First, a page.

Give him an answer: perhaps TJ’s reply of 28 Nov. did not reach the Treasury secretary until after he dispatched this letter. No other reply has been found, but on 30 Nov., Gallatin wrote George Briscoe that the presumptive evidence that the schooner Sally was intended for the slave trade was “such as to make it the duty of the Executive to have a prosecution instituted, leaving it to the ordinary course of law to decide whether the equipment of the vessel was actually for that purpose or not.” Gallatin informed the collector that papers and instructions were being forwarded to the district attorney who would institute the proper suits. Gallatin also instructed Briscoe to take steps to have the crew and others on board examined (Gallatin, Papers description begins Carl E. Prince and Helene E. Fineman, eds., The Papers of Albert Gallatin, microfilm edition in 46 reels, Philadelphia, 1969, and Supplement, Barbara B. Oberg, ed., reels 47–51, Wilmington, Del., 1985 description ends , 6:118).

On 2 Dec., John Steele sent Gallatin a memorandum on the “schooner lately arrested at Nottingham,” along with an enclosure, probably a letter to Zebulon Hollingsworth, dated 1 Dec., providing the U.S. district attorney for Maryland with instructions and documents for the prosecution of the Sally. Steele reported that the enclosure was prepared the day before and that if approved would be dispatched immediately. Steele asked Gallatin to return, as soon as convenient, the documents with his or the president’s approbation and with any desired changes noted. Gallatin submitted Steele’s documents to the President. TJ wrote “Approved” on the memorandum and signed with his initials (MS in DLC: TJ Papers, 118:20354; partially dated; in Steele’s hand; with submittal to president in Gallatin’s hand and signed by him; endorsed by TJ as received from the Treasury Department on 2 Dec. and “Schooner. Sally” and so recorded in SJL). For Steele’s letter to Hollingsworth, see Gallatin, Papers description begins Carl E. Prince and Helene E. Fineman, eds., The Papers of Albert Gallatin, microfilm edition in 46 reels, Philadelphia, 1969, and Supplement, Barbara B. Oberg, ed., reels 47–51, Wilmington, Del., 1985 description ends , 6:124.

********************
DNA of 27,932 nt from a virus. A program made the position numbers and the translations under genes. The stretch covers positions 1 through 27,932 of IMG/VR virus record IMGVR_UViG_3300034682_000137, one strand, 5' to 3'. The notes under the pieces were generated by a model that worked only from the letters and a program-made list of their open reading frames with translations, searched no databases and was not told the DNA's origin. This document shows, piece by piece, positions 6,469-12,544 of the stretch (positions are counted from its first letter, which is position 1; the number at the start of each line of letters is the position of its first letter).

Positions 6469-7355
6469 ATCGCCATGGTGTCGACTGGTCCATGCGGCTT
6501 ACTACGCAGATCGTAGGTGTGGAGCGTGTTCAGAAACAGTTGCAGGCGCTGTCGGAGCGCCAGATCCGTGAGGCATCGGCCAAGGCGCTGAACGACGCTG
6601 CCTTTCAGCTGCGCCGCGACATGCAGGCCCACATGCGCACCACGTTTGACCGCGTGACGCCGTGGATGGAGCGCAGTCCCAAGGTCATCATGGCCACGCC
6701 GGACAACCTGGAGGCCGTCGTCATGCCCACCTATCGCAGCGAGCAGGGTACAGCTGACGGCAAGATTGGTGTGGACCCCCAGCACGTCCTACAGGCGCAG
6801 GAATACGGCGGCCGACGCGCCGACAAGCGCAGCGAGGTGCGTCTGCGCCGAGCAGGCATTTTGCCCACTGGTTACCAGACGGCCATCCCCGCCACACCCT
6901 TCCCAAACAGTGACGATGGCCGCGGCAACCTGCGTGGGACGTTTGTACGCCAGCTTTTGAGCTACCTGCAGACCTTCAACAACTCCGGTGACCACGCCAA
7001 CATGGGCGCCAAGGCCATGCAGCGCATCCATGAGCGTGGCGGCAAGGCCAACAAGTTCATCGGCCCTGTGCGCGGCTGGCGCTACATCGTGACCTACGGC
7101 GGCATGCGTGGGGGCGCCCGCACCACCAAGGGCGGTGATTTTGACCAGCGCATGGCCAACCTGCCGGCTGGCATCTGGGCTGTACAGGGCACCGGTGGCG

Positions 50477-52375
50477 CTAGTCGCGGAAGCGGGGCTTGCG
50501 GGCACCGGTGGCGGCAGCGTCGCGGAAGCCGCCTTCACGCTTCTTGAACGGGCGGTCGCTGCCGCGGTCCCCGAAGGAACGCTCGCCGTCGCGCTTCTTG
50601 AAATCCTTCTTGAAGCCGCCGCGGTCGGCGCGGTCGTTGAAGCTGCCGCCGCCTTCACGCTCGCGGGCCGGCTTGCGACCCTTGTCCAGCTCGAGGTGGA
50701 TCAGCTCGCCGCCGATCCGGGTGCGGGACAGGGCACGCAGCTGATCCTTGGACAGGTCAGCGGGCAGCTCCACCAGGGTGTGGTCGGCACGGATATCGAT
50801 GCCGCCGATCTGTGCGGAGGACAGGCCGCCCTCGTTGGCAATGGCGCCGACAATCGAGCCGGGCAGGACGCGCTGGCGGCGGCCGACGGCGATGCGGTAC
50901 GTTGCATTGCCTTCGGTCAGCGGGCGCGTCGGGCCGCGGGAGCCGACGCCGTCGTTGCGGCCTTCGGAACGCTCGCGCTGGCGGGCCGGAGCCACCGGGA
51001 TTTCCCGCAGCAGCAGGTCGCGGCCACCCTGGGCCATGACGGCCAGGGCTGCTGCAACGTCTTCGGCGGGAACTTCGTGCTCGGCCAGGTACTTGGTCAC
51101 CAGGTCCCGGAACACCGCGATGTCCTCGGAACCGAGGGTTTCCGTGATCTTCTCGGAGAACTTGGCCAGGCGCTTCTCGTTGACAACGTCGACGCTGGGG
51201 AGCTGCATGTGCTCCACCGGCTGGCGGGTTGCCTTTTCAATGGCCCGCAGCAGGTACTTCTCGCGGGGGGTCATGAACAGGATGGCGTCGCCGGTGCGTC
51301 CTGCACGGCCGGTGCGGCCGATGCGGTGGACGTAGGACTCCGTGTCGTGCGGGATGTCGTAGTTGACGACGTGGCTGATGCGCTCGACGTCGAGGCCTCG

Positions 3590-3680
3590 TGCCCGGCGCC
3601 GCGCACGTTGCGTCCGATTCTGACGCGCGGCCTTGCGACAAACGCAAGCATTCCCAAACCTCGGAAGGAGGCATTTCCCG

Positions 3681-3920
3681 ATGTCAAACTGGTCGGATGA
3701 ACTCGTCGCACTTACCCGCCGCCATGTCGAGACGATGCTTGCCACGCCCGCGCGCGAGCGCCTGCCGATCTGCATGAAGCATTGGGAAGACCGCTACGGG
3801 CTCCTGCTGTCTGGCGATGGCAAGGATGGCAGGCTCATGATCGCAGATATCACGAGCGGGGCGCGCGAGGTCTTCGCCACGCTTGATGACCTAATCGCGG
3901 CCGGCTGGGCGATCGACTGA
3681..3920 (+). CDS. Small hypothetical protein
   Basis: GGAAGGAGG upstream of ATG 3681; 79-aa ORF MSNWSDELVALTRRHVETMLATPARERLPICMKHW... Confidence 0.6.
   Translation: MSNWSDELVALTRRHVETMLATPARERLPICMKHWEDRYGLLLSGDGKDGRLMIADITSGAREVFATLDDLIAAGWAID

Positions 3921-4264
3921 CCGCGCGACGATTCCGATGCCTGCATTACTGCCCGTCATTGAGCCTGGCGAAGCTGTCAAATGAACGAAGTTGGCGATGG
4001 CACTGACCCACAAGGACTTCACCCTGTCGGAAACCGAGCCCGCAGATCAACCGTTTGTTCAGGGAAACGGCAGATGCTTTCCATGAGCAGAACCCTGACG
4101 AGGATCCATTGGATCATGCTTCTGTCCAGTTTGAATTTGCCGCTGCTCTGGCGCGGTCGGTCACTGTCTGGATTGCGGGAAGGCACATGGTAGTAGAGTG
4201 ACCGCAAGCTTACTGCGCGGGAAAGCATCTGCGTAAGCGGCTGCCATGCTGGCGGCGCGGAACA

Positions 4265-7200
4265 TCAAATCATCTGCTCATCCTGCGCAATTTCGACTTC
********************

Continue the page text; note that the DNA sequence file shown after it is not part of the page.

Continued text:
Jury may decide otherways: on 11 Jan. 1802, Briscoe received notice of the trial and acquittal of the Sally in the court of admiralty for Maryland district and an order from the marshal to release the vessel and cargo to Captain De Butts. Hollingsworth informed Gallatin that the district court judge had thought proper to refer the case to the admiralty court, where, “without the intervention of a Jury,” a decision was found against the United States (Gallatin, Papers description begins Carl E. Prince and Helene E. Fineman, eds., The Papers of Albert Gallatin, microfilm edition in 46 reels, Philadelphia, 1969, and Supplement, Barbara B. Oberg, ed., reels 47–51, Wilmington, Del., 1985 description ends , 6:443, 553). In February 1807, De Butts and others petitioned Congress for compensation for damages sustained by the seizure and detention of the ship (JHR description begins Journal of the House of Representatives of the United States, Washington, D.C., 1826, 9 vols. description ends , 6:203). For Gallatin’s response, see ASP description begins American State Papers: Documents, Legislative and Executive, of the Congress of the United States, Washington, D.C., 1832–61, 38 vols. description ends , Commerce and Navigation, 1:726–7.